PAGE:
FERC rejected the first basis and explained that its notice of schedule for environmental review for the proposed project “does not apply to a water quality certification because section 401 of the [CWA] provides an ‘applicable schedule established by Federal law’ when it requires that state or federal agencies act on a request for certification ‘within a reasonable period of time (which shall not exceed one year) after receipt of such request ….’ ”
Addressing the second basis, FERC cited its long-standing interpretation that a certifying agency waives the certification requirements of section 401 if the agency does not act within one year after the date that it receives a request for certification. “Our interpretation gives effect to the plain meaning of the words ‘after receipt of such request.’ The execution of an agreement between an applicant and a certifying agency does not entail a ‘receipt’ by the agency. Only if an applicant withdraws and refiles an application, no matter how formulaic or perfunctory the process, does the certifying agency’s new ‘receipt’ of the application restart the one-year waiver period under section 401(a)(1).” According to FERC, New York DEC was obligated to act on the March 2, 2016 application by March 2, 2017. By failing to do so, it “waived its authority under section 401 of the [CWA].”
FERC added that, if parties could negotiate the date of receipt, as National Fuel and New York DEC attempted to do in their agreement, the Commission would be forced to entertain, on a case-by-case basis, challenges to the validity of the agreement between the parties. Allegations of unequal negotiating power “would be common and intractable. Instead, the bargaining power between the applicant and the certifying agency is brought closer to parity by a strict interpretation of section 401 that is consistent with the letter of the law.”
Moreover, FERC said, the “certainty provided in our interpretation strikes the appropriate balance between the interests of the applicant and the certifying agency, to the benefit of both. An applicant is guaranteed an avenue for recourse after a year of inaction by filing a petition for a waiver determination before the Commission … or after a denial by filing a petition for review in the court of appeals. A state certifying agency remains free to deny the request for certification, with or without prejudice, within one year if the agency determines that an applicant has failed to fully comply with the state’s filing or informational requirements. These options do not impede a state’s ability to work with an applicant to refile in accordance with the state’s requirements, preclude a state from assisting applicants with revising their submissions, do not harm the process of public notice and comment, and do not increase an applicant’s incentive to litigate. While the Commission does not encourage this practice, if the parties mutually desire a longer period for the 401 evaluation, the applicant may withdraw and refile its application.”
On Aug. 14, 2018, New York DEC sought rehearing of the Waiver Order, arguing that its April 7, 2017 denial of National Fuel’s water quality certification application was timely because National Fuel agreed to extend the one-year deadline. New York DEC also requested a stay of the Waiver Order.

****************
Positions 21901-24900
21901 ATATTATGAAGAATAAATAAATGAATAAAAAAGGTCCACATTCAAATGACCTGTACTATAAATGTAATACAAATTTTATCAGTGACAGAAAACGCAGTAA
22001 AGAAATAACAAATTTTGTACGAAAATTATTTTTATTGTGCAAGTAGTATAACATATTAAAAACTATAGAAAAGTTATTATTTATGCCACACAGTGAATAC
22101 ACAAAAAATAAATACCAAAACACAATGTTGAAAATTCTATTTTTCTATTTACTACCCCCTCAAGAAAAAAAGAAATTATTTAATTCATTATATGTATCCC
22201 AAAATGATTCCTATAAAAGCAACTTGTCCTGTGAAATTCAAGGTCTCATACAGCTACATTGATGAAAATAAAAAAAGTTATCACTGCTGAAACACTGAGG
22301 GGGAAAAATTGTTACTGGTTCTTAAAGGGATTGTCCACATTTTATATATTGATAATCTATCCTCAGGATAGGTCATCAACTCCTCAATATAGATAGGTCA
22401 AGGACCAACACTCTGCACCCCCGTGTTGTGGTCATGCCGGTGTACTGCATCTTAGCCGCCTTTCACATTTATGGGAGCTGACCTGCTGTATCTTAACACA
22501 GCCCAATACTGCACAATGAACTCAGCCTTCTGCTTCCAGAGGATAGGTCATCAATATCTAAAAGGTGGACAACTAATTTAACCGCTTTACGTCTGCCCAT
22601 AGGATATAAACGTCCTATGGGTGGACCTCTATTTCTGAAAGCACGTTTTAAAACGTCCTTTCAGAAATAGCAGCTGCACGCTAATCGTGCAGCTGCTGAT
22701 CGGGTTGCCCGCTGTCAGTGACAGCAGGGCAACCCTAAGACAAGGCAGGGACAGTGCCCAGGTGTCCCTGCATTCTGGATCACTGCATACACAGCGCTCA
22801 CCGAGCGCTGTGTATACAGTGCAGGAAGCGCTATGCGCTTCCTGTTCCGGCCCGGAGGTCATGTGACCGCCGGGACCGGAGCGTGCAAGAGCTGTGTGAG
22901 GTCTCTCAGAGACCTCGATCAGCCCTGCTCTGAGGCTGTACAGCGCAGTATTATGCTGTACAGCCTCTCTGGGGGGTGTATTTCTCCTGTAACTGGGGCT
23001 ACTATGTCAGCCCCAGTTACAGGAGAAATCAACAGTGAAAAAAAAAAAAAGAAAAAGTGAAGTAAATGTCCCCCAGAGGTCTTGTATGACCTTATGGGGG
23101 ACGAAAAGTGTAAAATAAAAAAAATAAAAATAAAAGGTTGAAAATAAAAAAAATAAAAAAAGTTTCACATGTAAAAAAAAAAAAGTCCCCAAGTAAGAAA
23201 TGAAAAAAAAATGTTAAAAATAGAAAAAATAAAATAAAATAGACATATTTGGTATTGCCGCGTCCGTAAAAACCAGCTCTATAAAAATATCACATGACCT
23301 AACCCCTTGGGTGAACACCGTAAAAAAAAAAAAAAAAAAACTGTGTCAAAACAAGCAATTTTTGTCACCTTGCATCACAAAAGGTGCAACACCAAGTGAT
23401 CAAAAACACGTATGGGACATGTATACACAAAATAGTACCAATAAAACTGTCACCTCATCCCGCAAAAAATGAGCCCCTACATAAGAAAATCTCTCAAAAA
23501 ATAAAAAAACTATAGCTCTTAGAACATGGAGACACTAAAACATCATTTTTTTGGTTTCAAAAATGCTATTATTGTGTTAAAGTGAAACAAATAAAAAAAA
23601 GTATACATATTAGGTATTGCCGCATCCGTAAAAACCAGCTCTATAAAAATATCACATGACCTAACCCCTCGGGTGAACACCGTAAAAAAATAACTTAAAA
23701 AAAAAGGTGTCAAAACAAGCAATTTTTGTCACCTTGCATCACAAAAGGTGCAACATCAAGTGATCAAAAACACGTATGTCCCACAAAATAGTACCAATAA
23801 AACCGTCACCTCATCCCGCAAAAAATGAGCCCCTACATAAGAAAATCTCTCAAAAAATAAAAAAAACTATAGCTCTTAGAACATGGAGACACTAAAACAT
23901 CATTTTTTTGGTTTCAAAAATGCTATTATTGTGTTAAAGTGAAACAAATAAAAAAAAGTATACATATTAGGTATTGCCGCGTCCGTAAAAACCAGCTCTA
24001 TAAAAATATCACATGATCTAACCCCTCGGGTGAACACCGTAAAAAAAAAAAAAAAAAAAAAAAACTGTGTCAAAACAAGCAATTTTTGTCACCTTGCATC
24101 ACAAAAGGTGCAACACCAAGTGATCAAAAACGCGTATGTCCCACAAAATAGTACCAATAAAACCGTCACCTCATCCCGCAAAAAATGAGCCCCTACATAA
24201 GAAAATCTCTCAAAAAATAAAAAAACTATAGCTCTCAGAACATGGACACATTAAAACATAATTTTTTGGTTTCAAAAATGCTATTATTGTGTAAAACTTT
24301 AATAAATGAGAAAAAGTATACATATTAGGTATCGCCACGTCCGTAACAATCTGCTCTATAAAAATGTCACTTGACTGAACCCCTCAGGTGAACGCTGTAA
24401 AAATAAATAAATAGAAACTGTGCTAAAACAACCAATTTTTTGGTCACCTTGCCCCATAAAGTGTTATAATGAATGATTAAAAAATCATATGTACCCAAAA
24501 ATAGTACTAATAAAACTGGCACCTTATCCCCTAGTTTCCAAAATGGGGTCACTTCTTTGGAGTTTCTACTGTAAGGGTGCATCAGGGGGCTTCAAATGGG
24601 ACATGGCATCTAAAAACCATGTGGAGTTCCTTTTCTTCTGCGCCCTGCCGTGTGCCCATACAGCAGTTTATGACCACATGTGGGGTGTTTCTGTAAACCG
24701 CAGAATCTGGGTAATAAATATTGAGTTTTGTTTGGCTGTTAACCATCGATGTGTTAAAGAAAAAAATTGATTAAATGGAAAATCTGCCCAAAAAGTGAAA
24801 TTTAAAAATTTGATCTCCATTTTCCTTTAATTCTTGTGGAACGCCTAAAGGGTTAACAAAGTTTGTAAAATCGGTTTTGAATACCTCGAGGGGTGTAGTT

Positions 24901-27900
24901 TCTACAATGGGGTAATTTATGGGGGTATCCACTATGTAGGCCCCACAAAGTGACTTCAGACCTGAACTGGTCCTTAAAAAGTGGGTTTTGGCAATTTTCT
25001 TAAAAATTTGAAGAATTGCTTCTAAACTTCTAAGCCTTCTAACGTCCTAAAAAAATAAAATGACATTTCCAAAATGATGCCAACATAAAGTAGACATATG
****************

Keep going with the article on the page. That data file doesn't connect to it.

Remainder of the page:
On Sept. 5, 2018, Sierra Club also filed a request for rehearing of the Waiver Order. It argued that FERC irrationally interpreted section 401 and allowed National Fuel to flout its agreement with New York DEC.
In its April 2, 2019 Order Denying Rehearing, FERC rejected New York DEC’s interpretation of section 401, i.e., that the one-year deadline in the statute can be altered by agreement. Such an interpretation “would run counter to the statutory intent of preventing delay.”
FERC noted that, in Hoopa Valley Tribe v. FERC, 913 F.3d 1099 (D.C. Cir. 2019) (Hoopa Valley Tribe), the U.S. Court of Appeals for the District of Columbia Circuit (D.C. Circuit) “determined that a ‘deliberate and contractual idleness’ not only usurps the Commission’s ‘control over whether and when a federal [authorization] will issue,’ but would contravene section 401’s intended purpose, i.e. to prevent a state’s ‘dalliance or unreasonable delay.’ By contrast to the statutory schemes addressed in the cases cited by New York DEC, accommodating extension of the deadline here would contravene the statutory purpose of encouraging timely action on water quality certification applications.”
New York DEC observed in its rehearing request that, although the NGA does not expressly authorize the Commission to extend the 30-day deadline for acting on the merits of rehearing requests, FERC “regularly – and unilaterally – extends its own 30-day statutory deadline set forth in the NGA for acting on the merits of applications for rehearing by issuing tolling orders that extend this deadline indefinitely.” Courts have upheld FERC’s issuance of such tolling orders. “The CWA requires that a state ‘act’ within one year of receiving an application for certification and – just like the NGA rehearing provision that the Commission regularly extends on a unilateral basis – does not contain language expressly authorizing or prohibiting an applicant or a state from extending the statutory deadline. … Nevertheless … the Commission acknowledges that an applicant can unilaterally extend a state's CWA statutory timeframe by electing to withdraw and resubmit its application. Given that FERC can extend its own NGA statutory deadline, and an applicant can unilaterally extend a state's CWA statutory deadline, it follows that an applicant or a state should at least able to effectively extend its CWA deadline through a bilateral agreement between the state and the applicant.” The agreement with National Fuel to extend the deadline “is consistent with the CWA,” New York DEC asserted.